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Like mother, like offspring: maternal and offspring wound healing correlate in snakes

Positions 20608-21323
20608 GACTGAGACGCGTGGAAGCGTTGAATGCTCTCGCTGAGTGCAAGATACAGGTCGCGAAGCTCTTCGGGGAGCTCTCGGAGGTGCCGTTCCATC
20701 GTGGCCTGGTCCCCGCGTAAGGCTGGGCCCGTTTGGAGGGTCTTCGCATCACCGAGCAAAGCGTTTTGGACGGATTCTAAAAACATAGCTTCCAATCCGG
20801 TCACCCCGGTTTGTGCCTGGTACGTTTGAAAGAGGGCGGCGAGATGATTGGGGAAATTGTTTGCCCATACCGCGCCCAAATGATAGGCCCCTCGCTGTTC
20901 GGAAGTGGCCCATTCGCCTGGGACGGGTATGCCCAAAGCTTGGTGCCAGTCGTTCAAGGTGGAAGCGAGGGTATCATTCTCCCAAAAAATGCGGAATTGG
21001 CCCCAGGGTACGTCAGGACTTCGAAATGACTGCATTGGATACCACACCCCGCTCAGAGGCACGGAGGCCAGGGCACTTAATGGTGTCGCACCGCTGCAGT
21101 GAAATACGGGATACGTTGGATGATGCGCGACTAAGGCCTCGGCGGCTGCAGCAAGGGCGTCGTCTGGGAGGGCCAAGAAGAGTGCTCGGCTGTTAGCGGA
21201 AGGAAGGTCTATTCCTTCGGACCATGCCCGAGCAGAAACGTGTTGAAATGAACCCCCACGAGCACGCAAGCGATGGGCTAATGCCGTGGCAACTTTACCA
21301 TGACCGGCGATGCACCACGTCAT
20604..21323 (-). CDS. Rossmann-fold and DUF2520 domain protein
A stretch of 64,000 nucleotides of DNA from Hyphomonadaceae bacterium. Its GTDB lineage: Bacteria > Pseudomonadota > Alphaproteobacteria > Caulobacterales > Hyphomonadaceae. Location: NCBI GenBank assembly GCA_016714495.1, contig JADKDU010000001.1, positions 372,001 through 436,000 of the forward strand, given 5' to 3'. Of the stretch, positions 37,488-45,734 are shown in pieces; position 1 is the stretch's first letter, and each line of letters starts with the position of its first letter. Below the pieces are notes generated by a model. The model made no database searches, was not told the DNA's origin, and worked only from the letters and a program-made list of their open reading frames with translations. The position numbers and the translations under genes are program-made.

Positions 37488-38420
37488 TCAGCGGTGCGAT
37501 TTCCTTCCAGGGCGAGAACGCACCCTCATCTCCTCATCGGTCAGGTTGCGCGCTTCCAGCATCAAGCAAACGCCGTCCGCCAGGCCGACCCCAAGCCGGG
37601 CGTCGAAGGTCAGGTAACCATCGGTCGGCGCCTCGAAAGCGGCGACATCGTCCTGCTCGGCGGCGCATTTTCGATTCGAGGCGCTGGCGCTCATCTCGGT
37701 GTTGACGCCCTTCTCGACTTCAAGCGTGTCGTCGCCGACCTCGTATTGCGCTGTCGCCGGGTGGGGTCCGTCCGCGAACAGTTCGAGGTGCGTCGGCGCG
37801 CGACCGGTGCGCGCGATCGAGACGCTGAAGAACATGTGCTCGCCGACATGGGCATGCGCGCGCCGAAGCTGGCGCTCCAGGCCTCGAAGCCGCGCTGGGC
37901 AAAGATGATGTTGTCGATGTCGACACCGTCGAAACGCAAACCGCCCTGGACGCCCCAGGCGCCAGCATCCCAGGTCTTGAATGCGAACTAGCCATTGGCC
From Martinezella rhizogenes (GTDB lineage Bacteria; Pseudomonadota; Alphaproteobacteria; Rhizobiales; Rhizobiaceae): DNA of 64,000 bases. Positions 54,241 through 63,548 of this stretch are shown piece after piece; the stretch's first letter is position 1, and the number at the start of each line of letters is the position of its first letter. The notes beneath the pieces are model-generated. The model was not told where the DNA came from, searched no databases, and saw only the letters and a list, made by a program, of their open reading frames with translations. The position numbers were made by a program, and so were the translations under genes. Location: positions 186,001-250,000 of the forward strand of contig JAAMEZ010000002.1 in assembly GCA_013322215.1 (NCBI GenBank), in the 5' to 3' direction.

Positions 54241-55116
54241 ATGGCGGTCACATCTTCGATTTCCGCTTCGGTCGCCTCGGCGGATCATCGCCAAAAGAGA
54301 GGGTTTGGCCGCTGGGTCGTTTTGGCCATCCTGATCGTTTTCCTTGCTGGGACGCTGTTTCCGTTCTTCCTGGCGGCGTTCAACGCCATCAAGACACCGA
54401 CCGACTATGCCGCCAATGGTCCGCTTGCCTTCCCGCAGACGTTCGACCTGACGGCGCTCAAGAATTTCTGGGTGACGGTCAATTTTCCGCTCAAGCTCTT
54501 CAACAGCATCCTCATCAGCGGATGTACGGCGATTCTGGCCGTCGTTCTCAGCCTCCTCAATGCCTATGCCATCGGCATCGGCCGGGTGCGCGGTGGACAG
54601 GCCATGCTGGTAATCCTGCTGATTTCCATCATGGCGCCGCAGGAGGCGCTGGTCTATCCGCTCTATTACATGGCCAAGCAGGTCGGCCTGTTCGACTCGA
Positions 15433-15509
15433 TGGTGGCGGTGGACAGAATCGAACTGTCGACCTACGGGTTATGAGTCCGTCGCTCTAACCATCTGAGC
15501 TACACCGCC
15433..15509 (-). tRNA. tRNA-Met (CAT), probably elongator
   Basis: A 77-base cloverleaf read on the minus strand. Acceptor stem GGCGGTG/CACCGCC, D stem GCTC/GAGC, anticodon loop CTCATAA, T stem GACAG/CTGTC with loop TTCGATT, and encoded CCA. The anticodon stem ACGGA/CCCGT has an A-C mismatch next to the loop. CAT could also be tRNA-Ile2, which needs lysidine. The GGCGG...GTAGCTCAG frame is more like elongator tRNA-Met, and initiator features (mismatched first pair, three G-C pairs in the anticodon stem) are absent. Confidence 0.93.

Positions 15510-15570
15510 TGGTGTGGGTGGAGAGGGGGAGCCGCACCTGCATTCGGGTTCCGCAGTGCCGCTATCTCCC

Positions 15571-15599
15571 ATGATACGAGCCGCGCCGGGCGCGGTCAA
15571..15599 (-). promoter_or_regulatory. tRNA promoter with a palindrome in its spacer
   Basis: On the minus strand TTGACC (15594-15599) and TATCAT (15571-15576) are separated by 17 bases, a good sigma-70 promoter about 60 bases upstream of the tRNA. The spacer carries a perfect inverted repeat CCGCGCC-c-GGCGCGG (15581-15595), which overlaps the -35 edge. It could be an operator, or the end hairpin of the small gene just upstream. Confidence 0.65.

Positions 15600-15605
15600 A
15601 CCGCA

Immune function early in life can be influenced by parental effects and the environment, but it remains unclear how these two factors may interact to influence immunocompetence. We evaluated maternal and environmental contributions to offspring healing ability in a viviparous reptile, the northern watersnake (Nerodia sipedon). We measured wound healing rates, a highly integrative and biologically relevant measure of innate immunity, of females and their offspring collected from sites contaminated with a toxic heavy metal and compared them with those of individuals from reference sites. We found that female watersnakes that healed the fastest produced offspring that also exhibited faster healing rates. However, we detected no influence of environmental pollution on maternal or offspring healing rates. To our knowledge, our study is the first to correlate maternal and offspring wound healing ability in a wild vertebrate.